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1. Overview

In this tutorial, we’ll talk about Content-Based Image Retrieval (CBIR) and its difference from Text-Based Image Retrieval (TBIR).

There are many real-world applications in which CBIR plays an important role. Some examples are medicine, forensics, security, and remote sensing.

2. What Is Content-Based Image Retrieval (CBIR)?

Content-Based Image Retrieval (CBIR) is a way of retrieving images from a database. In CBIR, a user specifies a query image and gets the images in the database similar to the query image. To find the most similar images, CBIR compares the content of the input image to the database images.

More specifically, CBIR compares visual features such as shapes, colors, texture and spatial information and measures the similarity between the query image with the images in the database with respect to those features:

How CBIR works

In this picture, we have an example query image that illustrates the user’s information need and a very large dataset of images. CBIR system’s task is to rank all the images in the dataset according to how likely they are to fulfill the user’s information need.

3. Difference Between Text-Based Image Retrieval and Content-Based Image Retrieval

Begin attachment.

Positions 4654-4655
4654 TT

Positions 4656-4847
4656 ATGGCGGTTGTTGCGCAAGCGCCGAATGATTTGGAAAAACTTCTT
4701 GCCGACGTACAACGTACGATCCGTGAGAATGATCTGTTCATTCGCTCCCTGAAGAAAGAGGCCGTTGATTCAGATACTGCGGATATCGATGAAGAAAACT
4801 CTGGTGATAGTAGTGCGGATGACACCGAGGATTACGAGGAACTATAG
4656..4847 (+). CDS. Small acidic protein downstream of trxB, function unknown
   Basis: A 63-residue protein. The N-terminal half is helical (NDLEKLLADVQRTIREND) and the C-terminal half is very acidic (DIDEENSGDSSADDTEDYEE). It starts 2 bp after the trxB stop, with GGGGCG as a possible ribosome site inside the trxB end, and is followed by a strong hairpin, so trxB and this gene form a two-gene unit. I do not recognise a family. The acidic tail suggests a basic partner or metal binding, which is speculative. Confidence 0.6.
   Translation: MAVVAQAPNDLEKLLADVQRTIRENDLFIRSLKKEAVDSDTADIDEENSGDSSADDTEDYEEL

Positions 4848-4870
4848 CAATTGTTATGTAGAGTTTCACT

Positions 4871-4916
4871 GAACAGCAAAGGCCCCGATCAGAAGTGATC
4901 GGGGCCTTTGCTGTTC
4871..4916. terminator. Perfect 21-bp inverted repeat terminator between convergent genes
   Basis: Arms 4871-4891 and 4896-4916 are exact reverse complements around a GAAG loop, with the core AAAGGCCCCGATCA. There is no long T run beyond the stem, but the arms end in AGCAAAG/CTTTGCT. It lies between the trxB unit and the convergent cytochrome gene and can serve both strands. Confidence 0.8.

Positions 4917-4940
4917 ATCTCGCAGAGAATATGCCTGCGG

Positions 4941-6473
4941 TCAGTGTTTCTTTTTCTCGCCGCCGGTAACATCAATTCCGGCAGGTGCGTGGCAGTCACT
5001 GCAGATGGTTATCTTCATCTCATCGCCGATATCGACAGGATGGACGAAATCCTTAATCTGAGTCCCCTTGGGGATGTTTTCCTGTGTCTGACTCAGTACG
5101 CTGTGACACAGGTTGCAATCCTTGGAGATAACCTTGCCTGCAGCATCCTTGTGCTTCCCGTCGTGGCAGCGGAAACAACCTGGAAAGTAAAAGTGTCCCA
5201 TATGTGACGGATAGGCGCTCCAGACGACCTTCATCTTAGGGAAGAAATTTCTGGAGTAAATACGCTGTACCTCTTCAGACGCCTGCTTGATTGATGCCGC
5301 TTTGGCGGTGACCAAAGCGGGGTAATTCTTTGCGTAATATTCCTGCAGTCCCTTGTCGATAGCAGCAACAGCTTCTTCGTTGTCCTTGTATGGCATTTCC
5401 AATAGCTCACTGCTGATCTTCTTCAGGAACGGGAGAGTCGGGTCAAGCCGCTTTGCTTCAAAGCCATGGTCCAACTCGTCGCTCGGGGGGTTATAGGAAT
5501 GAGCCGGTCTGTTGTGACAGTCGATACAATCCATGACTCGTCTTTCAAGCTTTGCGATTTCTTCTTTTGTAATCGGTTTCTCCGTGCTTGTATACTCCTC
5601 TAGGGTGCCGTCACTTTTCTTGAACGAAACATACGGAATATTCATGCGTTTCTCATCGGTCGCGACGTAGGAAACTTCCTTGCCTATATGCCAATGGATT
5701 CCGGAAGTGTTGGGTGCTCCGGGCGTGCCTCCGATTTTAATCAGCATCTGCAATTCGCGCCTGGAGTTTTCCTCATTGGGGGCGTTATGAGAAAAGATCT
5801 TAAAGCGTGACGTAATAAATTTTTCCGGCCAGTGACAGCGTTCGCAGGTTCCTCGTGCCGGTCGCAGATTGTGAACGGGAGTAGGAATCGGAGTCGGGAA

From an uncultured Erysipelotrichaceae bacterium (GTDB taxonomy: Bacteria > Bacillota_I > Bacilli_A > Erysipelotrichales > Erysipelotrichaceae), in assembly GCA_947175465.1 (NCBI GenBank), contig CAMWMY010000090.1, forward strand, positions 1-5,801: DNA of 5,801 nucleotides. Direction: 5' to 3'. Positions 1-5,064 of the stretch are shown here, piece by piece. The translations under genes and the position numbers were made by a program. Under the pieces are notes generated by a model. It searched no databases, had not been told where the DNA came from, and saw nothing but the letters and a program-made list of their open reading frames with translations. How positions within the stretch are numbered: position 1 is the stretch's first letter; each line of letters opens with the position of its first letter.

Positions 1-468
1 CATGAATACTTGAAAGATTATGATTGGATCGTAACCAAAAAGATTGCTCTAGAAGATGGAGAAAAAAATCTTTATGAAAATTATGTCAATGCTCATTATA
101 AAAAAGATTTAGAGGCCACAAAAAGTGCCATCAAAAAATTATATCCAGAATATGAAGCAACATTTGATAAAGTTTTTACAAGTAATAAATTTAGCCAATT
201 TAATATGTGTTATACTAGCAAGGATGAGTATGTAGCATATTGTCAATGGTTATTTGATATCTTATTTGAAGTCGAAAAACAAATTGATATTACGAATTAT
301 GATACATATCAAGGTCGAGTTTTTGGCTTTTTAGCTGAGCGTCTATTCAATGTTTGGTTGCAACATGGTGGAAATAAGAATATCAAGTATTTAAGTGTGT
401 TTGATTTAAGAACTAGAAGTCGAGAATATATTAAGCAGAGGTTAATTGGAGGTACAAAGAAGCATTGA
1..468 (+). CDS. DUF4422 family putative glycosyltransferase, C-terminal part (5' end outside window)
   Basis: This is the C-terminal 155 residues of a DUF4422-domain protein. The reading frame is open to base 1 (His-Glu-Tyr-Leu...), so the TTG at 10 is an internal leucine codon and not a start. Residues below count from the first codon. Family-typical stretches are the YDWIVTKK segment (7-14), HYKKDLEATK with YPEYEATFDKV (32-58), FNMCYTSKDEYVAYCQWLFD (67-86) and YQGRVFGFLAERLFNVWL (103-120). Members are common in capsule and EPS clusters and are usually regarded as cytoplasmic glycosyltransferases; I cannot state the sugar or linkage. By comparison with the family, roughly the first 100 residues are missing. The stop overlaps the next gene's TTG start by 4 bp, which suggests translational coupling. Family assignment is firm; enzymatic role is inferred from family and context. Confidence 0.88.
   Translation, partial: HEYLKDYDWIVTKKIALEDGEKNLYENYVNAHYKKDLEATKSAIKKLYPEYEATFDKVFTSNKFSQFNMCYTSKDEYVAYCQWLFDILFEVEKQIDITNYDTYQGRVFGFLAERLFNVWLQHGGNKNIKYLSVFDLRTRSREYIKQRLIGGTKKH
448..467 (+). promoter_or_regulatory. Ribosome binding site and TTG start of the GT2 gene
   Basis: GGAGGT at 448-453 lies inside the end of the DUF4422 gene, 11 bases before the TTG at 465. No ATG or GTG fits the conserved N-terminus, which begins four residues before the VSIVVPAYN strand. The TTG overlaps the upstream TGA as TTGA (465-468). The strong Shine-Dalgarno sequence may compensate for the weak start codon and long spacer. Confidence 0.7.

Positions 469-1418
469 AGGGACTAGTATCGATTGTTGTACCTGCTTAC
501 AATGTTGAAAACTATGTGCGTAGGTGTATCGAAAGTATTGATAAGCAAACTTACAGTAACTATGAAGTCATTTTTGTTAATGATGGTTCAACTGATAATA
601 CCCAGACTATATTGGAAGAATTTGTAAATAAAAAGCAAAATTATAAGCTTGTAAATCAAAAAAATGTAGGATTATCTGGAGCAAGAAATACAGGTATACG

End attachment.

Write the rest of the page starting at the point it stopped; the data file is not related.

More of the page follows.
In the Text-Based Image Retrieval (TBIR) approach, experts manually annotate images with geolocation, keywords, tags, labels, or short descriptions. Users can use keywords, annotations, or descriptions to retrieve similar images that exist in the database:

Text-Based Image Retrieval (TBIR)

As we see, when users specify text or description as a search term, TBIR will retrieve the images that were assigned similar textual tags.

The approach is simple and intuitive but has some disadvantages. Firstly, since it takes a considerable amount of time to annotate images manually, it’s labor-intensive. Further, the tags may be unreliable due to the dependency on people’s perceptions and interpretations that can vary widely across groups of individuals. To address those problems, CBIR compares the visual contents of images directly. In that way, there is no need for human labor as well as their subjective and error-prone perception.

4. Feature Extraction Methods In CBIR

CBIR systems need to perform feature extraction, which plays a significant role in representing an image’s semantic content.

There are two main categories of visual features: global and local.

4.1. Global Features

Global features are those that describe an entire image. They contain information on the entire image. For example, several descriptors characterize color spaces, such as color moments, color histograms, and so on.

Other global features are concerned with other visual elements such as e.g. shapes and texture.

In this diagram, we find various methods for global feature extraction:


Global Feature Extraction

4.2. Local Features

While global features have many advantages, they change under scaling and rotation. For this reason, local features are more reliable in various conditions.

 Local features describe visual patterns or structures identifiable in small groups of pixels. For example, edges, points, and various image patches.

The descriptors used to extract local features consider the regions centered around the detected visual structures. Those descriptors transform a local pixel neighborhood into a vector presentation.